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Survival rates of head and neck cancers in Ghana: a retrospective study at the Komfo Anokye Teaching Hospital
BMC Research Notes volume 13, Article number: 392 (2020)
Data was collected to evaluate the survival rates of head and neck (conjunctiva, oropharyngeal and non-oropharyngeal) squamous cell carcinomas in Ghana.
We provided data on a retrospective review of 8 years (January 2004 to December 2009) survival rate of head and neck squamous cell carcinomas (HNSCCs) at the Komfo Anokye Teaching Hospital in Ghana. The data consist of patient demographic data and clinicopathological findings which includes tumour site, tumour stage and histological grades of the patients. Clinical outcome measurement was death through to January 2013 on record and confirmed from the hospitals birth and death registry department. More than 85% of death cases were confirmed by gender, age, and folder identification numbers from the birth and death registry.
Head and neck squamous cell carcinomas (HNSCCs) are heterogeneous tumours that develop in the oral cavity, oropharynx, hypopharynx, and larynx . The incidence of HNSCCs vary broadly in Africa [2, 3] compared with that in western societies  largely because of wide variation in population size, economic status, ethnic origin, and belief in traditional medicine existing in Africa . In Ghana, tumors of the pharynx and larynx represents 7.4% and 3.5% of all malignancies, and the second and seventh most common types of cancers, respectively seen at the National Hospital . Also, data existing at the Komfo Anokye Teaching Hospital (KATH) indicate that tumors of the pharynx, larynx and oral cavity formed the largest group of HNSCCs, and most patients’ presents with late-stage disease [7, 8].
Despite recent advances in the diagnosis and treatment of head and neck cancer, there has been little evidence of improvement in survival rates over the last few decades . Independent of the numerous reports on the epidemiology and molecular characteristics of HNSCCs in Ghana, there is a dearth of data on the survival rate of patients. The first attempt at population-based cancer registration was set up in 2012 however, it would take a few years to generate survival data. Identifying the need for survival analysis, we retrospectively compiled data on HNSCCs from the pathological perspective at KATH in Ghana over a period of 8 years.
All patients referred to KATH or diagnosed by the multi-disciplinary team of doctors at the facility for HNSCCs are presented at a weekly meeting to the head and neck cancer clinic. As a routine management and monitoring plan, cases are discussed and a management plan decided upon. Data were obtained by retrospective review of all consecutive patient records seen at the multidisciplinary clinic from January 2004 to December 2009 and the survival probability data (Dataset 1) is included in Table 1 . Demographic and basic health information was collected for all participants, along with pathology reports and tumor characteristics for HNSCC cases. Patient’s records were reviewed and staged according to the current World Health Organization’s International Classification of Disease coding system. Initial data obtained were evaluated for missing information and coded in Microsoft Excel sheet (Microsoft Office Professional Plus 2013). Overview of the Data file 1  has been shown in Table 1.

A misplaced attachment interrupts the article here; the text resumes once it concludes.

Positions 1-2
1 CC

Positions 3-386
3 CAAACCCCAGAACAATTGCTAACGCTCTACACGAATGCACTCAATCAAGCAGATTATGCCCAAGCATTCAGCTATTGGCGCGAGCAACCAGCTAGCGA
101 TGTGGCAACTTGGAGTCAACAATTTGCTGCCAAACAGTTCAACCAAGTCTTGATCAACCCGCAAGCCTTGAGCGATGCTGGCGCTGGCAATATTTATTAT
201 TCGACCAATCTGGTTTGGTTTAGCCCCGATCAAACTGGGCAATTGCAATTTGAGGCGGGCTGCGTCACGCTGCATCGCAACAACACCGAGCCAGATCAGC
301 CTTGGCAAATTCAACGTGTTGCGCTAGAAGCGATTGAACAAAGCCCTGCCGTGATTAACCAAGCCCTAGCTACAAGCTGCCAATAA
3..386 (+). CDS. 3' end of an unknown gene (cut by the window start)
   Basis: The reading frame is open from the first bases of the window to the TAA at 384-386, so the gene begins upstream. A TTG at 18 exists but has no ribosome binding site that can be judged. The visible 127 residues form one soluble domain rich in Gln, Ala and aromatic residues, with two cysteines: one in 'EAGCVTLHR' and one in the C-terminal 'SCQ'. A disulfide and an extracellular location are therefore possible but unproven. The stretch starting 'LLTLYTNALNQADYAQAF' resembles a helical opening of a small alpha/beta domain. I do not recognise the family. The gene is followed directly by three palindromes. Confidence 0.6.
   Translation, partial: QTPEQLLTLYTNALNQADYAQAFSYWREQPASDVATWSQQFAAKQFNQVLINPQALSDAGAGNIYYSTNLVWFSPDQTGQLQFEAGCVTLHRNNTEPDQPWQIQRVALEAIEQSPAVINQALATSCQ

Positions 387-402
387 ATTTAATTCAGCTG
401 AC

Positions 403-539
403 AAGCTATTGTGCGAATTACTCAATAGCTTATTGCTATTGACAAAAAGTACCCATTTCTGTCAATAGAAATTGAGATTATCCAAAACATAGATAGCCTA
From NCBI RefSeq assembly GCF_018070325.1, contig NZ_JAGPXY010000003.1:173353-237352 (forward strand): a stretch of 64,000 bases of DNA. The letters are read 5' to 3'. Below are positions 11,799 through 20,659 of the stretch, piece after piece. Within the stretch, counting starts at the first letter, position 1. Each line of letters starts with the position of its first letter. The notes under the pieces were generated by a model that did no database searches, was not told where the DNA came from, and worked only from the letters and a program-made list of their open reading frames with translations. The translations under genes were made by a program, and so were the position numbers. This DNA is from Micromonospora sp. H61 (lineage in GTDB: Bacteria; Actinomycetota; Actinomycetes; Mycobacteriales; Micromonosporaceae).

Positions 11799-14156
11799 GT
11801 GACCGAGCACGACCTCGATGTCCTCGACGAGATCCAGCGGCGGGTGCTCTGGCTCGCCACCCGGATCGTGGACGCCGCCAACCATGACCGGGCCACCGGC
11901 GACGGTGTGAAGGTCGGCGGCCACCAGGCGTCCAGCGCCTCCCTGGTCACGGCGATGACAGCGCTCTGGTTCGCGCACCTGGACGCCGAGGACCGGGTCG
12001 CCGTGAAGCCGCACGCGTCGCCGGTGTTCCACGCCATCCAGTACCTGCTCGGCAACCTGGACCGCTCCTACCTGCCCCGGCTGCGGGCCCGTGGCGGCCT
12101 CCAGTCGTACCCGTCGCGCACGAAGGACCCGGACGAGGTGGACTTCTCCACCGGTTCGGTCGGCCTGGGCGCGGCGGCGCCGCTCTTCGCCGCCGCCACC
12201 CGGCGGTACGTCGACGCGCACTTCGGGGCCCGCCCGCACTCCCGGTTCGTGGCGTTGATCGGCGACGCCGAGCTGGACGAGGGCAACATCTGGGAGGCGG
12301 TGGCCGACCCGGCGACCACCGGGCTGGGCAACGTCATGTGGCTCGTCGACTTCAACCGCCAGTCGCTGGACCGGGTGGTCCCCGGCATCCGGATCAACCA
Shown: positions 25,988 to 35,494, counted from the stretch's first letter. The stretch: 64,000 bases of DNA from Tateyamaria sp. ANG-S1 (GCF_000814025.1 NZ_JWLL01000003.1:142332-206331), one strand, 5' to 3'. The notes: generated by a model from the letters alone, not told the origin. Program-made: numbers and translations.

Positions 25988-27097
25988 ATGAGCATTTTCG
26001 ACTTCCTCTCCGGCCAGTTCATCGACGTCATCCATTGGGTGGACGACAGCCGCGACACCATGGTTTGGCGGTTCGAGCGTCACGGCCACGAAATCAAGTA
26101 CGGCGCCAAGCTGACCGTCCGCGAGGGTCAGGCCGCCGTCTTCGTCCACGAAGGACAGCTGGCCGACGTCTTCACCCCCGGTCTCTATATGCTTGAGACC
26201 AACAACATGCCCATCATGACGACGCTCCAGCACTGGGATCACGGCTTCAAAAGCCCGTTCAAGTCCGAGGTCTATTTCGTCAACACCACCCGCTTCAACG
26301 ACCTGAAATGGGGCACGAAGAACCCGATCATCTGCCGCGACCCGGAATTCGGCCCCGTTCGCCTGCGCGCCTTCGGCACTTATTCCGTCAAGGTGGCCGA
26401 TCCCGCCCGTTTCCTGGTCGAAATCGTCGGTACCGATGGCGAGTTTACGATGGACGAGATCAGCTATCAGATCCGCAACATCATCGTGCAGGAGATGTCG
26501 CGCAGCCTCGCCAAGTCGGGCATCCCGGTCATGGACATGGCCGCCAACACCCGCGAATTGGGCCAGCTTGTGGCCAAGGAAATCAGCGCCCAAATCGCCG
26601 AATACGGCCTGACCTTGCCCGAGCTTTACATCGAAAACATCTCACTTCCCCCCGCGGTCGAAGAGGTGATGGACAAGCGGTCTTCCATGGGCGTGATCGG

For clear and concise data that clearly answer our objectives, cases with lip cancer, substitute interview data, missing covariate information, distant metastasis, and site not otherwise specified were excluded. Therefore, we limited our data curation to 299 cases alive 1-year post-diagnosis. Outcome measurement was death through January 1, 2013 on record and confirmed from the hospitals birth and death registry department. More than 85% of death cases were confirmed by gender, age, and folder identification numbers from the birth and death registry. Survival function (Fig. 1) and cox regression analysis data (Data file 2) is also shown in Table 1 [11, 12]. The study was approved by the Committee on Human Research and Publication Ethics, Kwame Nkrumah University of Science and Technology as well as the Ethical committee board of KATH.
The data reflect specific patient population reporting to KATH, thus making it an institutional-based study and may not reflect the true picture of the situation in the entire Ghana population. In addition, the data does not constitute information on the treatment regimen, clinical symptoms, and socio-demographical characteristics, however age, gender and clinicopathological features were available for analysis.
Head and neck squamous cell carcinomas
Komfo Anokye Teaching Hospital
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We acknowledge the efforts of the multi-disciplinary team of doctors at the Head and Neck cancer clinic at the Komfo Anokye Teaching Hospital, Ghana.
No external or internal source of funding was obtained for this study.
Ethical approval and consent to participate
The study was approved by the committee on Human Research Publication Ethics, Kwame Nkrumah University of Science and Technology. Also the ethical board at the Komfo Anokye Teaching Hospital approved.
Consent for publication
The author declares that they have no competing interest.
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Owusu-Afriyie, O., Owiredu, W.K.B.A., Oti, A.A. et al. Survival rates of head and neck cancers in Ghana: a retrospective study at the Komfo Anokye Teaching Hospital. BMC Res Notes 13, 392 (2020). https://doi.org/10.1186/s13104-020-05233-9
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